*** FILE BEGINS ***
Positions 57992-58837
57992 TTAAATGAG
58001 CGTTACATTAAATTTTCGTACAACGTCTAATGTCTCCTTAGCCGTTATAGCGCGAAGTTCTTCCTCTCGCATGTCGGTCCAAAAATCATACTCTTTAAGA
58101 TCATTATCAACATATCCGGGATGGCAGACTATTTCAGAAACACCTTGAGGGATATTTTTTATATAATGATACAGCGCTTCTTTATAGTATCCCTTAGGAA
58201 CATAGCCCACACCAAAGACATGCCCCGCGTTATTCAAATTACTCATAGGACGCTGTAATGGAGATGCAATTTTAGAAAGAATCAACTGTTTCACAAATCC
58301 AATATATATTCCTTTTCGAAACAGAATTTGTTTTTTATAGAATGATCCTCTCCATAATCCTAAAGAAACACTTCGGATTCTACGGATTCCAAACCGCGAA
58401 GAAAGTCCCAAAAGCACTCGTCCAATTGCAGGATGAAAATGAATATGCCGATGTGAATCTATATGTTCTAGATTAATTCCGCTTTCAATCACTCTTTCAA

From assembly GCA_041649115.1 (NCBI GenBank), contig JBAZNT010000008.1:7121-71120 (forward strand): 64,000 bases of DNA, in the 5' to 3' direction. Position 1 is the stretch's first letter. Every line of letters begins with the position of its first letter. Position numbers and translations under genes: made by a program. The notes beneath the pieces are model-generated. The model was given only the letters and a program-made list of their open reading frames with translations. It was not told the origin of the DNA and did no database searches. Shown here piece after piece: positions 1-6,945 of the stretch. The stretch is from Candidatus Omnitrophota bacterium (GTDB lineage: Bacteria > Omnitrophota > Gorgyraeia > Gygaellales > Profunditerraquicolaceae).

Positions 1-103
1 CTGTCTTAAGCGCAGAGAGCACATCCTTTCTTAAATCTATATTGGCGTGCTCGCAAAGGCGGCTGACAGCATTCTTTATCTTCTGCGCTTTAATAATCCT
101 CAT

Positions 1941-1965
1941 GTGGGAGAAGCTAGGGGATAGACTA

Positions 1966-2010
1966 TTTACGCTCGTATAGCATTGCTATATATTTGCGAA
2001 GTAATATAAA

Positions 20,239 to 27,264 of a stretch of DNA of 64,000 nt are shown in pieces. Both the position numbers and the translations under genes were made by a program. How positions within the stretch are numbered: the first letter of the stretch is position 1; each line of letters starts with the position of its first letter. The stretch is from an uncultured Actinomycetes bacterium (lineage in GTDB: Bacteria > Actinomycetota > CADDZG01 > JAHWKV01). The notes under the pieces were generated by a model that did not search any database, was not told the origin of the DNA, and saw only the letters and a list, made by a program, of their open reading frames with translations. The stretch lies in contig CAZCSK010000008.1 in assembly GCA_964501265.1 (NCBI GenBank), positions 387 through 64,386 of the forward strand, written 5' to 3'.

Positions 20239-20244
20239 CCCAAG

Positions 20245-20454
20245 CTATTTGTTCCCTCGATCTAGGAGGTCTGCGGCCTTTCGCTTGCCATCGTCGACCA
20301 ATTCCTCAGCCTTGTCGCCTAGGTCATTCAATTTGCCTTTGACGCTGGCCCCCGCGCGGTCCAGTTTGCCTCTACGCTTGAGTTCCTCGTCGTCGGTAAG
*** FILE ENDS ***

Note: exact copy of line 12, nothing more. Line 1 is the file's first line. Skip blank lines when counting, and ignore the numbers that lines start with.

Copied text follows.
Positions 1941-1965